Where the raids lead to arrests of those with existing deportation orders, or who are violent criminals, or are deemed detrimental to the security of US interests, the President will be on firm legal footing. But simply kicking "them" out because "they" don't belong here in the first place raises other issues. Fortunately, there are immigration courts that will serve as a check on executive authority.
    A common misconception is that immigrants don't have constitutional rights. This is a myth. The Constitution affords protection to everyone and anyone on US soil. Accordingly, any undocumented immigrant who was picked up in the recent raids, or other raids to come, is afforded due process under the laws of our land. That essentially means they must be given notice and an opportunity to be heard in immigration court before being deported. Those courts assess deportations on a case-by-case basis and can override the government's efforts to deport where they deem it appropriate.
    One case in particular has emerged as a head scratcher and a tearjerker. Guadalupe Garcia de Rayos is a 35-year-old woman who came to this country when she was 14 years old and lived here for over 20 years. In 2008, she was convicted of a felony for using a fake Social Security number. After her case was adjudicated in immigration court, ICE placed her under supervision, with the proviso that she report to immigration authorities annually. Each time she did so in the past seven years, she simply checked in with them and was released. Upon checking in with ICE last week, however, she was detained, and deported to Mexico.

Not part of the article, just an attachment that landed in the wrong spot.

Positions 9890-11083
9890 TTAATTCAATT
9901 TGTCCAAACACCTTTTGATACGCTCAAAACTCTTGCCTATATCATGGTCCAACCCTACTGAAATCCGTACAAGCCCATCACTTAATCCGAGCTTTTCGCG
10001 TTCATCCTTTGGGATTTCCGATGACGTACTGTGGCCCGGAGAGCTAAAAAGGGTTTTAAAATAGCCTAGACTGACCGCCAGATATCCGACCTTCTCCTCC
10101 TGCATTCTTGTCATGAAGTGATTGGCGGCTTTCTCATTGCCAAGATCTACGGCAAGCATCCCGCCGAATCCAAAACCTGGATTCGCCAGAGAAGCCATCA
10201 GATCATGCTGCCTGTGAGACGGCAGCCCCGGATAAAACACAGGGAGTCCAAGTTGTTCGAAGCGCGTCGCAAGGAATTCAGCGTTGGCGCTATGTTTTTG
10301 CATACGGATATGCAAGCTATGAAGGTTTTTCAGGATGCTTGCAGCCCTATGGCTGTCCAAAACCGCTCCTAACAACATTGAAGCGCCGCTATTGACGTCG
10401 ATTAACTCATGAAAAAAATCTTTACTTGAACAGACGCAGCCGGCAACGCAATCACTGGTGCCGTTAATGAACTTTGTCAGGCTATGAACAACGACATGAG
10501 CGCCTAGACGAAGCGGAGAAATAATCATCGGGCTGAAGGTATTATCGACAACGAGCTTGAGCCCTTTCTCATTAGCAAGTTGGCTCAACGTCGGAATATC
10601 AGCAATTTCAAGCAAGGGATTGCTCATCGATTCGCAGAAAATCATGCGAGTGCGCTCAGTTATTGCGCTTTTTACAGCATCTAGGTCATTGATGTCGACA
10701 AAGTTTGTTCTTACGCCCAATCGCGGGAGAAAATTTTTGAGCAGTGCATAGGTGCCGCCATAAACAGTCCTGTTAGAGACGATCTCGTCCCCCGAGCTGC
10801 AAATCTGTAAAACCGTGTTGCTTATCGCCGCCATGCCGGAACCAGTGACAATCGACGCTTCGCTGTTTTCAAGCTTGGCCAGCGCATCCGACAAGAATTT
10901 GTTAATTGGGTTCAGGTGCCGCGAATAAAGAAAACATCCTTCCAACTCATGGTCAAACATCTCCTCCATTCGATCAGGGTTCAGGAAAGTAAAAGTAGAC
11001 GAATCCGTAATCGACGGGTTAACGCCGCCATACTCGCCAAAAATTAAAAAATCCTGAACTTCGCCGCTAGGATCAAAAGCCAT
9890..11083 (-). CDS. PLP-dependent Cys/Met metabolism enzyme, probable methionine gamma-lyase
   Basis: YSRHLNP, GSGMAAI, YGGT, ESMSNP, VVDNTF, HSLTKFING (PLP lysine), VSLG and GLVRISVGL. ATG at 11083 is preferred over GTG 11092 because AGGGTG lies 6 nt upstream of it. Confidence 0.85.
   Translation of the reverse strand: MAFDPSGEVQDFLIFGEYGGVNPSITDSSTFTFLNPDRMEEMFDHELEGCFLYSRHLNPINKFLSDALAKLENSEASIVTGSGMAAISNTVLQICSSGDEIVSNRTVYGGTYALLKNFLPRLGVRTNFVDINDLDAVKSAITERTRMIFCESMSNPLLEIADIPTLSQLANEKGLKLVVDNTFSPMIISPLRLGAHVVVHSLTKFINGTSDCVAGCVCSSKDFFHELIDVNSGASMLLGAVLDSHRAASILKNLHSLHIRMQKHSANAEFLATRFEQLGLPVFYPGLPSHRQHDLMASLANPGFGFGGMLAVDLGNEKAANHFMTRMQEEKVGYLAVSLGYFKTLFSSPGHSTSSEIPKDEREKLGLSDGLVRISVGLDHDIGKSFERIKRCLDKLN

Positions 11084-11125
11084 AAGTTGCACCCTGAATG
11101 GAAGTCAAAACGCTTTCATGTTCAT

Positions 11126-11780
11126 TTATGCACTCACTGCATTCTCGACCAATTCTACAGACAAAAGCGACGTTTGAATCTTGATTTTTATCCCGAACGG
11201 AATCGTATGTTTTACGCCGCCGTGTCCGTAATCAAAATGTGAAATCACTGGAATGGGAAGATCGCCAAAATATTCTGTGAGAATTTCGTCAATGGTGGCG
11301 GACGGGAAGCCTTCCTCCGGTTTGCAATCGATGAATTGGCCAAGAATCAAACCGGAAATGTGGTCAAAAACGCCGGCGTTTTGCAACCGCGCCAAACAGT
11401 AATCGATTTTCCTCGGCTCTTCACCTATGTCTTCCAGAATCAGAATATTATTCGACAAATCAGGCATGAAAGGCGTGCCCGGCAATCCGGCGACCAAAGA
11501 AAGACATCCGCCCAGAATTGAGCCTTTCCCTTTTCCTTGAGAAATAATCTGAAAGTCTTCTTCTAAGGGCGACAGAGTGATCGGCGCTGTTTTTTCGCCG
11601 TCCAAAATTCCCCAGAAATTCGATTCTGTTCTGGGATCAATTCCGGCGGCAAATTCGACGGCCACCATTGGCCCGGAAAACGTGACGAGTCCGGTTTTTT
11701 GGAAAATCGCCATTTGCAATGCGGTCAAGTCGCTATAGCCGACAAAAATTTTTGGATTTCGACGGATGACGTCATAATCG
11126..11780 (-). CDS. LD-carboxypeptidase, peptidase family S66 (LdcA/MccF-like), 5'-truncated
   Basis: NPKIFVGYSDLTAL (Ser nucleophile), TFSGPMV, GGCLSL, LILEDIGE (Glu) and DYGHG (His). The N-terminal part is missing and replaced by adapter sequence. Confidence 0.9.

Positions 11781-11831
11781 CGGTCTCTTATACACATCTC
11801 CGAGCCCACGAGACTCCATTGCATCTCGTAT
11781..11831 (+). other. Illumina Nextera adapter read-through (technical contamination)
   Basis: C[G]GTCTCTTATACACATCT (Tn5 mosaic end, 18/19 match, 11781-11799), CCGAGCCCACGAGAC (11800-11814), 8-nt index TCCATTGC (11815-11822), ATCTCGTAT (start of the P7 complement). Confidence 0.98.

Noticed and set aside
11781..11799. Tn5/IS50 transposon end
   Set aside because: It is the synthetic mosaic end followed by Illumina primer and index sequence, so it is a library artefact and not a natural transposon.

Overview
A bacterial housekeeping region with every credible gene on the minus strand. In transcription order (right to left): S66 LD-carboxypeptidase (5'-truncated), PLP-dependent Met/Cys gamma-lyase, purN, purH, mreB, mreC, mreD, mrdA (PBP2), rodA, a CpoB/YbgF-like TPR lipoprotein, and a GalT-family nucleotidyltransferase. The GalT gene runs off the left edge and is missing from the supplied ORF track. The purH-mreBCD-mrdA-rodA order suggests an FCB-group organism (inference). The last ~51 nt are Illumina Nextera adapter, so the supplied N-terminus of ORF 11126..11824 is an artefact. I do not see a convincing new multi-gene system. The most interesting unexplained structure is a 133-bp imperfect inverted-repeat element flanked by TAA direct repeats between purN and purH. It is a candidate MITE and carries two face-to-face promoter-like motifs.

Why? Yes, Garcia had a felony conviction. Yes, she violated the law. Yes, there was a valid underlying deportation order that justified her removal. But was it really necessary to take her away from her husband and children in the interest of national security? And so the question remains, how many cases like Garcia's are out there, and how will they be handled under what looks like a new era of aggressive enforcement? And are people like Garcia the type of people whom the President seeks to deport under his tough new immigration policies? What public safety and border security interest does that serve?
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    It's one thing to be tough on immigration. It's yet another to be fair. Those watching closely are right to be worried about current trends, but should take comfort in knowing that immigration courts will serve as a check upon any overreach by ICE in conducting these raids and carrying out the President's enforcement initiatives. But we should really reality-check ourselves, too, and ask whether a country like the United States, which sets the standard for the world in human rights, can't provide a better example to the world.